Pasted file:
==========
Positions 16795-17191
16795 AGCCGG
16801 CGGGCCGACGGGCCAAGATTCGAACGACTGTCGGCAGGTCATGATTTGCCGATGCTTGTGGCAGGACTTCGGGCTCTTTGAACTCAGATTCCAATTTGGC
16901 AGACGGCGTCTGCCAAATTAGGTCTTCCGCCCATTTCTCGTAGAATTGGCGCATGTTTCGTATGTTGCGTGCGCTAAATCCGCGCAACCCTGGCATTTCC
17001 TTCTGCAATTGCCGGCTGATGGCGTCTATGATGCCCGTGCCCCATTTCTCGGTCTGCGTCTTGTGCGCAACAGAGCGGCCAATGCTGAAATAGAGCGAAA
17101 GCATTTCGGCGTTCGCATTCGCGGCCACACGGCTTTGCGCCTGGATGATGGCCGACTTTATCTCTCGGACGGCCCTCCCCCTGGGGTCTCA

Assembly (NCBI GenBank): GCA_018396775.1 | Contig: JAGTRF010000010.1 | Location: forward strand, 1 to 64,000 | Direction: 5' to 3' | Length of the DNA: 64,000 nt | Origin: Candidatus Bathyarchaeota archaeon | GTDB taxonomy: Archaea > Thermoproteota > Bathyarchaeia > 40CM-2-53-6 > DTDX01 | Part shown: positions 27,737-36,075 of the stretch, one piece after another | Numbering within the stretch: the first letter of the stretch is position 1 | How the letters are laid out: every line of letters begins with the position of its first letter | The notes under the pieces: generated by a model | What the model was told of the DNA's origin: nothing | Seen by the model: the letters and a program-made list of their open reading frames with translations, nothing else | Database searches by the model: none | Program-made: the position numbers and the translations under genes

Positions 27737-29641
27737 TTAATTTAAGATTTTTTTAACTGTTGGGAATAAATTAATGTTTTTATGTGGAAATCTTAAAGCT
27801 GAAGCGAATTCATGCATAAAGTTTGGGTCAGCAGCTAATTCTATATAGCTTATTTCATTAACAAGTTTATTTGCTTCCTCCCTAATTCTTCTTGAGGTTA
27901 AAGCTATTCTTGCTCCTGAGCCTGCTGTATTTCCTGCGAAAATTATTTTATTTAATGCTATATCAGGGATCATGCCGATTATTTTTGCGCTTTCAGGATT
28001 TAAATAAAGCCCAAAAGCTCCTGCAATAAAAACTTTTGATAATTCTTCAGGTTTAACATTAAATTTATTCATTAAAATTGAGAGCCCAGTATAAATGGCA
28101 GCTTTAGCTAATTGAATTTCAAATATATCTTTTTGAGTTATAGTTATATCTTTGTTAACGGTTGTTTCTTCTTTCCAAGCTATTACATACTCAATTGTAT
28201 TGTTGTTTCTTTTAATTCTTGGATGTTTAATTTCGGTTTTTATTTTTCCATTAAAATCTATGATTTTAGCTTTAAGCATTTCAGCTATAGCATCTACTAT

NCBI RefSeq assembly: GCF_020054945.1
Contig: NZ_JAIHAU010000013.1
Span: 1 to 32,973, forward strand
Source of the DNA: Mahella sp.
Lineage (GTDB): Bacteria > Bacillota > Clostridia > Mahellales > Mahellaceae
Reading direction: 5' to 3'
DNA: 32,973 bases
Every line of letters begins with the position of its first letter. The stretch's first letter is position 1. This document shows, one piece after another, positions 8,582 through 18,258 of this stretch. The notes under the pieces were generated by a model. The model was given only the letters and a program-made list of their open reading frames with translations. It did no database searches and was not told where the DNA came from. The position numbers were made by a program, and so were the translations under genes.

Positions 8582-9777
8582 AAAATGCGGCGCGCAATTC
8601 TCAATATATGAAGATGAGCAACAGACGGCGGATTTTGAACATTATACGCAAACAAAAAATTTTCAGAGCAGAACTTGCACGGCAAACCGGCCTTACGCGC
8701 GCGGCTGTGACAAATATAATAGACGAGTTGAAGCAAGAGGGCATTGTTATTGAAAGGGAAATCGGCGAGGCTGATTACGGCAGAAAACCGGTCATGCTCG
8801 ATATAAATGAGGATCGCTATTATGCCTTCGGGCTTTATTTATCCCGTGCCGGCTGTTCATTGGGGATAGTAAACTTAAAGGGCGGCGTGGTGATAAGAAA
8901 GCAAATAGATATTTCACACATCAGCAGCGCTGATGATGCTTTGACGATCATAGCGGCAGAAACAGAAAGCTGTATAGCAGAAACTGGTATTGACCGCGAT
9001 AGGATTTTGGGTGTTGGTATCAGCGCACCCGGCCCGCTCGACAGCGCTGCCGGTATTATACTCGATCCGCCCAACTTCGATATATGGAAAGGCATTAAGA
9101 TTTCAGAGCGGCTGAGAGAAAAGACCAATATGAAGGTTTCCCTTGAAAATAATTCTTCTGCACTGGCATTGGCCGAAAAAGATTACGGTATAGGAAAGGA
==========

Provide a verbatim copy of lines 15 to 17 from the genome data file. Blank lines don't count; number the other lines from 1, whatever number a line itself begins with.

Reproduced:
NCBI RefSeq assembly: GCF_020054945.1
Contig: NZ_JAIHAU010000013.1
Span: 1 to 32,973, forward strand